Options for dual steering stations?

I have hull #127 (#127, Kathrian)…a “Special Edition” rear cockpit cutter which I’m currently overhauling. I am looking at improving the steering systems which currently consists of dual mechanical stations. The pedestal is an Edson classic pedestal and the upper station has wire in conduit (conduit about 10′ long on each side) and the lower station is also wire in conduit which has about 17′ on each side. Each station has it’s own quadrant with the outside one fixed and the lower one is backed off so it is not operable without a pin being engaged to connect the rudder post to the shaft. My concern is twofold. First, the outside station has a fair bit of drag in it which I’d like to eliminate or at least reduce considerably. Secondly, I’m concerned that the connecting pin for the lower station is insufficient for the forces on the quadrant that should rely on clamping friction to transfer the loads. I’m thinking of adding some idlers and sheaves to operate the upper station with an open cable arrangement, along with ensuring the lower station quadrant is not dragging which hopefully will resolve the friction in the upper station. Next I would replace the wire & conduit in the lower station to reduce that friction. If lucky I can connect both stations all the time without too much friction. Can any of our members suggest any? I don’t want to change over to a hydraulic system. Jack Verheyden Hull #127 (s/v #127, Kathrian)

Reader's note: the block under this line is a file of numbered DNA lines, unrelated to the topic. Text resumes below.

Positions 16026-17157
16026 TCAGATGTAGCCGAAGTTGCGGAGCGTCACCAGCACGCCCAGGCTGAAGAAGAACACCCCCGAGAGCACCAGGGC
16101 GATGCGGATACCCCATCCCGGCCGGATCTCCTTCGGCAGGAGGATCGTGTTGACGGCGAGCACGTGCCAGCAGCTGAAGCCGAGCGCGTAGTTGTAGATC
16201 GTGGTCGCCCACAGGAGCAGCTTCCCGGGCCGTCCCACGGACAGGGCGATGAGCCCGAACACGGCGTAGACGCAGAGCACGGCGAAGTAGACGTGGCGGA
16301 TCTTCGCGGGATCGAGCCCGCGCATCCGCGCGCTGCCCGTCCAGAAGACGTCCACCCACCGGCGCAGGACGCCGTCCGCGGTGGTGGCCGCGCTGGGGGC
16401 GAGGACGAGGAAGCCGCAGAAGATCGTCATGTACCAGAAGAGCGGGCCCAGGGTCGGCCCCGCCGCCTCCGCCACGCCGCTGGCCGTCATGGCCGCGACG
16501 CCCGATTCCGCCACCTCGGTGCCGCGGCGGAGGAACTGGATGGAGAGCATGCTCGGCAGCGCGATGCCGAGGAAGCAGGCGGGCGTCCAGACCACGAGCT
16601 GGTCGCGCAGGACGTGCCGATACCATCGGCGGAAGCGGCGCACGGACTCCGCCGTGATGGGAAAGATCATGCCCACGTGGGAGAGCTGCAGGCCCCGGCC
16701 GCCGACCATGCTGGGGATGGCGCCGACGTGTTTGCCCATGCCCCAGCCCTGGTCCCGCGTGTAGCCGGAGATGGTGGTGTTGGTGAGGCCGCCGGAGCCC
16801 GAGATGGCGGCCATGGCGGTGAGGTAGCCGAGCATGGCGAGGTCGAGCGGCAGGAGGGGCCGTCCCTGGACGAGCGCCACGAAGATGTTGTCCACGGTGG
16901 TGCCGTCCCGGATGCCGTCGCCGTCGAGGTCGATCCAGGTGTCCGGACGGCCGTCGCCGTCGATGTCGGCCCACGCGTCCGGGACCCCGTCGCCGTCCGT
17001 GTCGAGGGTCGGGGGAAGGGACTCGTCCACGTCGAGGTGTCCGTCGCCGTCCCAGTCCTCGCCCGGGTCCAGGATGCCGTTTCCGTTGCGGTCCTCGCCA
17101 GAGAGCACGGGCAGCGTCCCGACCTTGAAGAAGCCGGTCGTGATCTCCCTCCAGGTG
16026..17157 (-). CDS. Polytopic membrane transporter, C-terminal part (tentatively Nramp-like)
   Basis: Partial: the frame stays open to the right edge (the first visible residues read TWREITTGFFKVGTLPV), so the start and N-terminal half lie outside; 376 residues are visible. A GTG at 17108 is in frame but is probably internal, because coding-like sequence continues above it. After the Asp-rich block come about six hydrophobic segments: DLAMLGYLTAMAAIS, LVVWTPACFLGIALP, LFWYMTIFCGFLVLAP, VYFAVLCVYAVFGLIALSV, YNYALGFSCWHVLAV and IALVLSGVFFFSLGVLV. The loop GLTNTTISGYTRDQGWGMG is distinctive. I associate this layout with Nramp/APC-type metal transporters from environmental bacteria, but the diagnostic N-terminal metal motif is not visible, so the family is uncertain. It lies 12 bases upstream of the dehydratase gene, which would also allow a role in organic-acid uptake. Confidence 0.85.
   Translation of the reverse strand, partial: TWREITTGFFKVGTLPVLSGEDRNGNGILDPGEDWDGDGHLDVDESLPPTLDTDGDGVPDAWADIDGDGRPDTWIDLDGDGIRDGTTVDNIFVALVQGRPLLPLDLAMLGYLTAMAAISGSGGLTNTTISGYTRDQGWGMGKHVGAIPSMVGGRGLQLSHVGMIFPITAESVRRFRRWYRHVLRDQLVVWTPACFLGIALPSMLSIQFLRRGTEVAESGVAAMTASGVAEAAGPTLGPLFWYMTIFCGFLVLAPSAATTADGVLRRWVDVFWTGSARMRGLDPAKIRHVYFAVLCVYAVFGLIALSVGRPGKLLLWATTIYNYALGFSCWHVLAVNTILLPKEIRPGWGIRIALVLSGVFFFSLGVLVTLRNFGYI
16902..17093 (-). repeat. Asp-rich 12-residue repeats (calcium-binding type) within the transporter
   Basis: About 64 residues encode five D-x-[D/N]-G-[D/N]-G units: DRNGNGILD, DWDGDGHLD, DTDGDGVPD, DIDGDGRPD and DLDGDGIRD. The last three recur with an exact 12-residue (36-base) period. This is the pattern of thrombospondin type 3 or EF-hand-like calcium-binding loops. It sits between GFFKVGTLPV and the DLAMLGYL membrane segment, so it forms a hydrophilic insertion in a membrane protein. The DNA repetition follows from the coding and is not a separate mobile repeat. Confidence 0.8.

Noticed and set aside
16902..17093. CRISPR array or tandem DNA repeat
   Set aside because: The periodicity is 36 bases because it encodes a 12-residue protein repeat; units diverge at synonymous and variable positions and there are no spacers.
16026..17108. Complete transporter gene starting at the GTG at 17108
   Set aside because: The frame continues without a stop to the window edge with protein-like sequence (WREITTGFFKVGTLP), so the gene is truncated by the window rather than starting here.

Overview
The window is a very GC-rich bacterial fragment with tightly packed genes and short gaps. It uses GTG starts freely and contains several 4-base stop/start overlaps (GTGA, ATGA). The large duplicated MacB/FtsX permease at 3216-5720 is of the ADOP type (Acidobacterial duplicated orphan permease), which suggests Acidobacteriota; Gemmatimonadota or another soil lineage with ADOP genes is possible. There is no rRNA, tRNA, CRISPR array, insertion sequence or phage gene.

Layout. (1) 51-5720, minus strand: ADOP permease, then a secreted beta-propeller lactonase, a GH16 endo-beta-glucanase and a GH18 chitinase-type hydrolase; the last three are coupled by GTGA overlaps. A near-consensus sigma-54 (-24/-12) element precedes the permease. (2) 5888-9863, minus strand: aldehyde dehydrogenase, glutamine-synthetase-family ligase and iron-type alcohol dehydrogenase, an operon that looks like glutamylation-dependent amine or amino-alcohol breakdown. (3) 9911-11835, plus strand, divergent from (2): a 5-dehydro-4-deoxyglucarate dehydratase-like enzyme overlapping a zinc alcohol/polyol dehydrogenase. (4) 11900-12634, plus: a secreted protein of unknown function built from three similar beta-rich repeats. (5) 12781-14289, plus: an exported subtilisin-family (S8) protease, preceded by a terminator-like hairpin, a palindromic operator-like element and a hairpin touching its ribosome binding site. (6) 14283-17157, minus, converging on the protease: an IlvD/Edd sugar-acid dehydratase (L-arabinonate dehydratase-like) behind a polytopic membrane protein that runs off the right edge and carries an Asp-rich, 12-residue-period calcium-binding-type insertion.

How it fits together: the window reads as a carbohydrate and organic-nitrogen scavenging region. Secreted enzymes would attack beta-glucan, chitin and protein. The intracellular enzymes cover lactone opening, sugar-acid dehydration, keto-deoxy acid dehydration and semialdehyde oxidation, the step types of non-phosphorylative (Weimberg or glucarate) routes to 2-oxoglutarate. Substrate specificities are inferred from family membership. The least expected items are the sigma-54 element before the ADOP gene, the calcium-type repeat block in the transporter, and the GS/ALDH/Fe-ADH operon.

a. Hello Jack. Cable steering is not really a good way to go for the reasons you have stated. An alternative to cable and hydraulic systems is the mechanical systems using direct torque tube systems or rod steering. The system was introduced by Whitlock Marine Steering Systems (now under Lewmar ownership) and eventually by Edson. We installed the original Whitlock Cobra dual steering system comprised of torque tubes, universal joint coupling assemblies and all coupled to a powerful gearbox assembly which is coupled to the rudder post via a short lever giving a variable ratio speed to the rudder. Rudder feedback is excellent and once set up, requires no maintenance. We have installed an integral autopilot to this system which requires very little power but has lots of torque. Our boat “#023, Simmerdim” was the first Corbin to use this system and during the construction stage of our boat we were visited by engineers from CS Yachts who eventually also used this system with great success. A couple of Corbin builders were able to purchase the Whitlock Steering components when CS Yachts ceased production. These units however did not use the gearbox system. The cockpit pedestal has 2 turns lock to lock and the inside station has 3.5 turns lock to lock due to the smaller wheel used in the pilot house. Installation was easy and very little space was required to route the torque tubes. There was an agent in Ontario located in Barrie, but the name escapes me at the moment. Check with Lewmar for up to date info. Janis Priedkalns (s/v #023, Simmerdim)

b. Thanks Lester but I have my question answered. I installed a Jefa steering system, similar to the Whitlock, but with reduction gears and shafts…Works GREAT. Jack Verheyden (s/v #127, Kathrian)